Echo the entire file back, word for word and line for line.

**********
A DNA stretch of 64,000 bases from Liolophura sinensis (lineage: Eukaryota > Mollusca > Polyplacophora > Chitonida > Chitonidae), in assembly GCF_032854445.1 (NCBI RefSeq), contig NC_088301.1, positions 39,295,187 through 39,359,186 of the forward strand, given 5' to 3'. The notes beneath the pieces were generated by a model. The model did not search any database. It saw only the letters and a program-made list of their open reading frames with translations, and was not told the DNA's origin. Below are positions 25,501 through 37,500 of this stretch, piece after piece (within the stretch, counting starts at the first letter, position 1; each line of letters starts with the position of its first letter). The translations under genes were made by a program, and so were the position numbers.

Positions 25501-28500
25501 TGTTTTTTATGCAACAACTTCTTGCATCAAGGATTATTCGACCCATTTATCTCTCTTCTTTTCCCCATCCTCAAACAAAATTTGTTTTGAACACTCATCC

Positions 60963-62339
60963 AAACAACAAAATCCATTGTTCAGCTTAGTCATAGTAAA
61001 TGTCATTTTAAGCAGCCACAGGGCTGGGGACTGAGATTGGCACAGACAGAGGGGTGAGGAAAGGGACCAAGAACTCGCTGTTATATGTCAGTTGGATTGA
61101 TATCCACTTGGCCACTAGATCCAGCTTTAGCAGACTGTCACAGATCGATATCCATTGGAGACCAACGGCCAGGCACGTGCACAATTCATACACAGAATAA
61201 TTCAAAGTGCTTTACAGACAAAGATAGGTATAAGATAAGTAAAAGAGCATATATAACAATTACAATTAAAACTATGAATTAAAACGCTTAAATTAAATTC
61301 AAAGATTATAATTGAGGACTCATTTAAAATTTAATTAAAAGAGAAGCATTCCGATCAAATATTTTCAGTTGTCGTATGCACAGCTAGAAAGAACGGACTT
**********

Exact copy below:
A DNA stretch of 64,000 bases from Liolophura sinensis (lineage: Eukaryota > Mollusca > Polyplacophora > Chitonida > Chitonidae), in assembly GCF_032854445.1 (NCBI RefSeq), contig NC_088301.1, positions 39,295,187 through 39,359,186 of the forward strand, given 5' to 3'. The notes beneath the pieces were generated by a model. The model did not search any database. It saw only the letters and a program-made list of their open reading frames with translations, and was not told the DNA's origin. Below are positions 25,501 through 37,500 of this stretch, piece after piece (within the stretch, counting starts at the first letter, position 1; each line of letters starts with the position of its first letter). The translations under genes were made by a program, and so were the position numbers.

Positions 25501-28500
25501 TGTTTTTTATGCAACAACTTCTTGCATCAAGGATTATTCGACCCATTTATCTCTCTTCTTTTCCCCATCCTCAAACAAAATTTGTTTTGAACACTCATCC

Positions 60963-62339
60963 AAACAACAAAATCCATTGTTCAGCTTAGTCATAGTAAA
61001 TGTCATTTTAAGCAGCCACAGGGCTGGGGACTGAGATTGGCACAGACAGAGGGGTGAGGAAAGGGACCAAGAACTCGCTGTTATATGTCAGTTGGATTGA
61101 TATCCACTTGGCCACTAGATCCAGCTTTAGCAGACTGTCACAGATCGATATCCATTGGAGACCAACGGCCAGGCACGTGCACAATTCATACACAGAATAA
61201 TTCAAAGTGCTTTACAGACAAAGATAGGTATAAGATAAGTAAAAGAGCATATATAACAATTACAATTAAAACTATGAATTAAAACGCTTAAATTAAATTC
61301 AAAGATTATAATTGAGGACTCATTTAAAATTTAATTAAAAGAGAAGCATTCCGATCAAATATTTTCAGTTGTCGTATGCACAGCTAGAAAGAACGGACTT